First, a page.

• c. At the end of the processing day, an “onus” transaction of $100.00 will be issued by the SVP system to routing number 1234 and account No. 100 (as indicated in FIG. 4). At this point the issuer bank consolidation account and the SVP consolidation account balances become equal, i.e., $100.00.
    • Scenario 2—In this account, assume the SVP consolidation account and issuer bank consolidation account are equal at $200.00.
    • a. Three transactions are processed:
      • i. an incoming ACH credit transaction of $100.00;
      • ii. an outgoing ATM/POS transaction of $50.00; and
      • iii. an Incoming wire transaction of $100.00.
    • b. The SVP system will update the corresponding cardholder account and the SVP consolidation balance would be $350.00. At this point in time, the issuer bank consolidation account is still $200.00. At the end of the processing day, an “on us” ACH transaction in the amount of $150.00 will be issued by the SVP system to sub routing No. 1234 and account No. 100, equalizing the issuer bank and SVP consolidation accounts at $350.00.

FIG. 5 is a diagram illustrating some of the available features of the SVP system. This shows the enhanced features of the system, particularly when compared to the ATM/POS network payment system. As indicated at the SVP system level 50, the system provides program management 70 and account management 72 in addition to authentication 74. When the user becomes registered with SVP, he supplies account management information which is used by the SVP through the user management feature 76. This is entered in the database 56 and utilized by the SVP system for authenticating the user and managing his accounts during each transaction. This program management provides a flexible payment system for the user while at the same time minimizing any merchant membership requirements. In addition, the SVP system provides alert and messaging capabilities 77, reporting 78 and card maintenance 80.

The SVP system 50 is also adapted for communicating with a subsystem message handler 82 for supporting finding 84, generating send money transactions 86, supporting bill payment 88 and for use as an eCommerce payment system 90. During the authorization processing sequence indicated at 53, the subsystem message handler 82 communicates with the SVP system 50 and an ISO message handler 92 communicates with the payment network 26. The settlement 94, fee assessment 96 and transfer of funds 98 are all managed by the authorization processing system 53 for communicating with the Federal Reserve and actuating transfers of funds via wire transfer 61 or via the ACH system 40.

An overview of the authorization process is shown in FIG. 6. The user data entered at the ATM/POS terminal 12, 14 is transmitted to the message handler 52 for generating an authorization request 100. The request is issued with a request specific ID 102 and transmitted to the authorization processing system 53. This is transmitted to and logged in the database as a request ID 56 a and an authorization ID 56 b. The accept or rejection response is generated as a normalized message at 101 and transmitted back to the message handler system 52, 82. The authorization processing system transmits funds transfer information to the transfer funds system 98 and this is logged in the data base with the authorization ID at 56 c. The authorization information is transferred to the SVP system 50 for managing funding, fee assessment, settlement and the transaction such as send money or bill pay, as previously described.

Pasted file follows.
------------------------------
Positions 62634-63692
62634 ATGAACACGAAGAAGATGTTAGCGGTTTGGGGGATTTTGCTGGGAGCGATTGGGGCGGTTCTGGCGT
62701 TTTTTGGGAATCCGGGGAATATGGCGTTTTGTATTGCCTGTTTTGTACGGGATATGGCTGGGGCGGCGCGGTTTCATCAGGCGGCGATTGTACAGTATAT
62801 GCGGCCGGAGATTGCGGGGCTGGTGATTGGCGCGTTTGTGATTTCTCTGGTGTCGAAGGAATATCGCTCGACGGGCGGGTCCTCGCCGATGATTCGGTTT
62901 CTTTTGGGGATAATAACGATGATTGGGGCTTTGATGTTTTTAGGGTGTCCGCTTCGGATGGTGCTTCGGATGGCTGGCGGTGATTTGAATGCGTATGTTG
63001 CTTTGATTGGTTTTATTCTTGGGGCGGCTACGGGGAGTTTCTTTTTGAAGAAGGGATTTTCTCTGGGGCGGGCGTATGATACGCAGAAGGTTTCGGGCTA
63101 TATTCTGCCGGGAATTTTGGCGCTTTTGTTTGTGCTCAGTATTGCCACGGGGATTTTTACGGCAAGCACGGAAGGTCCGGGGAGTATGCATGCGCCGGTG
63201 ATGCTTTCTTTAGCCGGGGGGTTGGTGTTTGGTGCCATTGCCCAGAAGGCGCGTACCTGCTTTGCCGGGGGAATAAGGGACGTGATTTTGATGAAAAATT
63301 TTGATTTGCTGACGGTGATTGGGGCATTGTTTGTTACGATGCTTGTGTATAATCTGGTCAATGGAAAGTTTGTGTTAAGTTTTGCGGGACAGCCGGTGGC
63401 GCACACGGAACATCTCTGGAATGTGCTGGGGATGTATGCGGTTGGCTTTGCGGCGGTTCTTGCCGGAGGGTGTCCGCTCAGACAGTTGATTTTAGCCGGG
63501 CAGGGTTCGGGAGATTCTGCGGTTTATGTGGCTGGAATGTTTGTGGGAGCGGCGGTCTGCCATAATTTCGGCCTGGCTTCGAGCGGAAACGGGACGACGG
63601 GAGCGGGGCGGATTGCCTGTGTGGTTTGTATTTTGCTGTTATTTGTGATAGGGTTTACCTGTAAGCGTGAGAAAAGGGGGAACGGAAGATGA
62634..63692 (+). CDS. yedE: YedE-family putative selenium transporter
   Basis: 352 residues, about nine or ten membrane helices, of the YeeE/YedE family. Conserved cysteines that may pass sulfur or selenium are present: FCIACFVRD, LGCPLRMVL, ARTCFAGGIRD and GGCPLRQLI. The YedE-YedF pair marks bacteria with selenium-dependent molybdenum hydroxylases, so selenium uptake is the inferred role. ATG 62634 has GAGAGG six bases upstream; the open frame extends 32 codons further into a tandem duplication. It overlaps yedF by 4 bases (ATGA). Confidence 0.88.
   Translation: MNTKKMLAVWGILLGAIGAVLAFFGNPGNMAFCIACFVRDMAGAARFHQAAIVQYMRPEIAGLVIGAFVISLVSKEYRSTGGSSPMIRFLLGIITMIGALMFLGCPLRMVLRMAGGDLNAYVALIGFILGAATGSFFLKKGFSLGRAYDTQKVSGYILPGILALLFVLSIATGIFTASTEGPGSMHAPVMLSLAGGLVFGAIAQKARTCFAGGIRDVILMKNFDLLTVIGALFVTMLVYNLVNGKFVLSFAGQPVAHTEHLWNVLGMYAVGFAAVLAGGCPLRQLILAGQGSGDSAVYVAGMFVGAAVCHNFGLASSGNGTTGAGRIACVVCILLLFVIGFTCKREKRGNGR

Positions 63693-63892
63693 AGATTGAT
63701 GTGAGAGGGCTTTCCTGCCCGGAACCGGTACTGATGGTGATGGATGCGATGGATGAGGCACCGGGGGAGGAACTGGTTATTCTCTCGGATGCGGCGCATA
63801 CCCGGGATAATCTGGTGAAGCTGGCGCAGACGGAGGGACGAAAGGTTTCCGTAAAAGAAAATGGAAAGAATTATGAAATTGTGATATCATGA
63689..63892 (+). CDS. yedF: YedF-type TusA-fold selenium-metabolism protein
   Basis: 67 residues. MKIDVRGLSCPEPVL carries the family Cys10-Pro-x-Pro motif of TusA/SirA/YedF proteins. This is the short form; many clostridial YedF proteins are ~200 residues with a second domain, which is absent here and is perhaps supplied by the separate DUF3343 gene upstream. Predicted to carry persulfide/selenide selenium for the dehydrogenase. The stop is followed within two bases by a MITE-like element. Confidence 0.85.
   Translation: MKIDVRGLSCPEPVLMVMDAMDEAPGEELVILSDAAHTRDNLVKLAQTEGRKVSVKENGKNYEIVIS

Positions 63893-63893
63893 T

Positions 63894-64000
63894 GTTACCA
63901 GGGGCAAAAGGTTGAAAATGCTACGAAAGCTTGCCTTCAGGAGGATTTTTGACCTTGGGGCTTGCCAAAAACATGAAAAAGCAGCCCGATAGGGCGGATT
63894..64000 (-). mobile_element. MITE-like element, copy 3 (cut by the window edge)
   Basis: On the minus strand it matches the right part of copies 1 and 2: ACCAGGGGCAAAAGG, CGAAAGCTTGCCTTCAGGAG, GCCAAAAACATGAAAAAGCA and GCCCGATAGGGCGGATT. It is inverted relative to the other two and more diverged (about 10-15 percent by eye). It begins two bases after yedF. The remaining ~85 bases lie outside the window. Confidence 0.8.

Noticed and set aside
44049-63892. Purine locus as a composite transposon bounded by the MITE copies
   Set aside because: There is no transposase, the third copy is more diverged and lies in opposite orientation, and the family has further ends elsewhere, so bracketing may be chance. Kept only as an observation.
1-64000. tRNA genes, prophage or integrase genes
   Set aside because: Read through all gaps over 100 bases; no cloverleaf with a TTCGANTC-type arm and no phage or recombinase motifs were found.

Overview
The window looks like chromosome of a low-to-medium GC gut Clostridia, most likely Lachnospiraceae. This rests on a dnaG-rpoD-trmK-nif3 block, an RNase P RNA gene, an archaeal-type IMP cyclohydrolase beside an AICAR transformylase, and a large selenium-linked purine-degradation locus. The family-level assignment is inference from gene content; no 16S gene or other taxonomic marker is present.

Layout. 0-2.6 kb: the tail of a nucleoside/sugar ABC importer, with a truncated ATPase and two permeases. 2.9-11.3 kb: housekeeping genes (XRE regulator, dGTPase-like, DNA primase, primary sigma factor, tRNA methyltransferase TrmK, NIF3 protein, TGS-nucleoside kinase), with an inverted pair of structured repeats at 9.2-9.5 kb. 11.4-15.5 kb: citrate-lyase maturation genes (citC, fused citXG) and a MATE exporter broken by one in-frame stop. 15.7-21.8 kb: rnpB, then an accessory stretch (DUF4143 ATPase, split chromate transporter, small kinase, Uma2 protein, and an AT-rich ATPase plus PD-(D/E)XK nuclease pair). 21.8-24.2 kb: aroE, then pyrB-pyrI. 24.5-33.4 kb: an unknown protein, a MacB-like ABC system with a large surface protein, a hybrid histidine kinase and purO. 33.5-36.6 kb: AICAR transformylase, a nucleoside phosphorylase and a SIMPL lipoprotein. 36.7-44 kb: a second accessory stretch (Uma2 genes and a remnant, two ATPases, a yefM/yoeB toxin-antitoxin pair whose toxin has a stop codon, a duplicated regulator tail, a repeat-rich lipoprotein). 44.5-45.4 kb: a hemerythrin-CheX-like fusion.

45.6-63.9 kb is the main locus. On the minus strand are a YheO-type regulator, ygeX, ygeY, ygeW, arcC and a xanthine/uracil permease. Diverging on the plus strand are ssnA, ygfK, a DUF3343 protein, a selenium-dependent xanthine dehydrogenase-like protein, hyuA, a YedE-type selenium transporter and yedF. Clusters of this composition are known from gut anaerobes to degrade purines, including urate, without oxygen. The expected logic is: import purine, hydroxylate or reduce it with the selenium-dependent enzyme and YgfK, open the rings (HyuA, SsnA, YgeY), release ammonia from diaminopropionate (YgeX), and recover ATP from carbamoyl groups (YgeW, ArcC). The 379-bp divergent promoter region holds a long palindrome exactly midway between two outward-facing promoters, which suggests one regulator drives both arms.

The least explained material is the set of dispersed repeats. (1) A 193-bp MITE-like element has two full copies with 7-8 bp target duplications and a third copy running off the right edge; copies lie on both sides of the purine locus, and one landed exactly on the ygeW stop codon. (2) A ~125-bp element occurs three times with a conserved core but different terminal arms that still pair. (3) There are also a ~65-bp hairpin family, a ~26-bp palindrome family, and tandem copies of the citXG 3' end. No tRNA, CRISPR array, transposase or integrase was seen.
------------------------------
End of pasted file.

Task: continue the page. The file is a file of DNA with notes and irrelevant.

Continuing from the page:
The authorization process detail is shown in the diagram of FIG. 8. Once an authorization request is queued up as indicated at 99, the normalized authorization request message 100 is generated and transmitted to a message parsing system 104 which is part of the authorization processing system 53. The message parsing routine checks the message type at 105, and based on the message type generates the appropriate pre-authorization message 106, financial transaction message 107, or when required a reversal or decline message 109. The system also monitors for duplicate transactions as indicated at 108 and updates the system files for the user as indicated at 110. Once the specific transaction is identified and approved, the authorization strategy 114 is requested by and sent to the authorization retrieval subsystem 112. This then initiates and manages the authorization tasks as indicated at 116, including user specific and controlled information such as the card identification 118, limit validations 117 and the specific account to be used 119. This in turn initiates the transaction via wire 120 or ACH 121. The system also validates and checks other information as indicated at 122, including but not limited to account validations, address verification, routing validations, financial institution (FI) validations, card validations, external fraud check, PIN validations, funds availability, velocity check, money transfer partner (MTP) validations, card verification code/card verification value (CVC/CVV) check and merchant limitations. An authorization response is then generated at 124 and transmitted as a normalized message 101 back to the terminals 12, 14 and the subsystem message handler 82.